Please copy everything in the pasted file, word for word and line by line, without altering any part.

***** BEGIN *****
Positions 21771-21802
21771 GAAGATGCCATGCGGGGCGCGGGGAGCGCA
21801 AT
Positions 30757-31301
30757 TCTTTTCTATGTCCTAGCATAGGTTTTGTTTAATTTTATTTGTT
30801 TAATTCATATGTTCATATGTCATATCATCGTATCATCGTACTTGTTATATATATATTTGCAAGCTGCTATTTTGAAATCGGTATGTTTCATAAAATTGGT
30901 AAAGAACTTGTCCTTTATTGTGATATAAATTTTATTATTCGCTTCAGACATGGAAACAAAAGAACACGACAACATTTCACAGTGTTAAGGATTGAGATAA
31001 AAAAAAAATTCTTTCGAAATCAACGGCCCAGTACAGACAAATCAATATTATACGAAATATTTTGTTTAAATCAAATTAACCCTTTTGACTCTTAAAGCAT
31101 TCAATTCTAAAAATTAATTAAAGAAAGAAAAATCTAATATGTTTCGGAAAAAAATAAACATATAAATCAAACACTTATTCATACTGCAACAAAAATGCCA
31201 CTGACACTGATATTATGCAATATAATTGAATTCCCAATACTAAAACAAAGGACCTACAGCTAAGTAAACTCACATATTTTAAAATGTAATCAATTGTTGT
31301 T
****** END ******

Positions 21771-21802
21771 GAAGATGCCATGCGGGGCGCGGGGAGCGCA
21801 AT
Positions 30757-31301
30757 TCTTTTCTATGTCCTAGCATAGGTTTTGTTTAATTTTATTTGTT
30801 TAATTCATATGTTCATATGTCATATCATCGTATCATCGTACTTGTTATATATATATTTGCAAGCTGCTATTTTGAAATCGGTATGTTTCATAAAATTGGT
30901 AAAGAACTTGTCCTTTATTGTGATATAAATTTTATTATTCGCTTCAGACATGGAAACAAAAGAACACGACAACATTTCACAGTGTTAAGGATTGAGATAA
31001 AAAAAAAATTCTTTCGAAATCAACGGCCCAGTACAGACAAATCAATATTATACGAAATATTTTGTTTAAATCAAATTAACCCTTTTGACTCTTAAAGCAT
31101 TCAATTCTAAAAATTAATTAAAGAAAGAAAAATCTAATATGTTTCGGAAAAAAATAAACATATAAATCAAACACTTATTCATACTGCAACAAAAATGCCA
31201 CTGACACTGATATTATGCAATATAATTGAATTCCCAATACTAAAACAAAGGACCTACAGCTAAGTAAACTCACATATTTTAAAATGTAATCAATTGTTGT
31301 T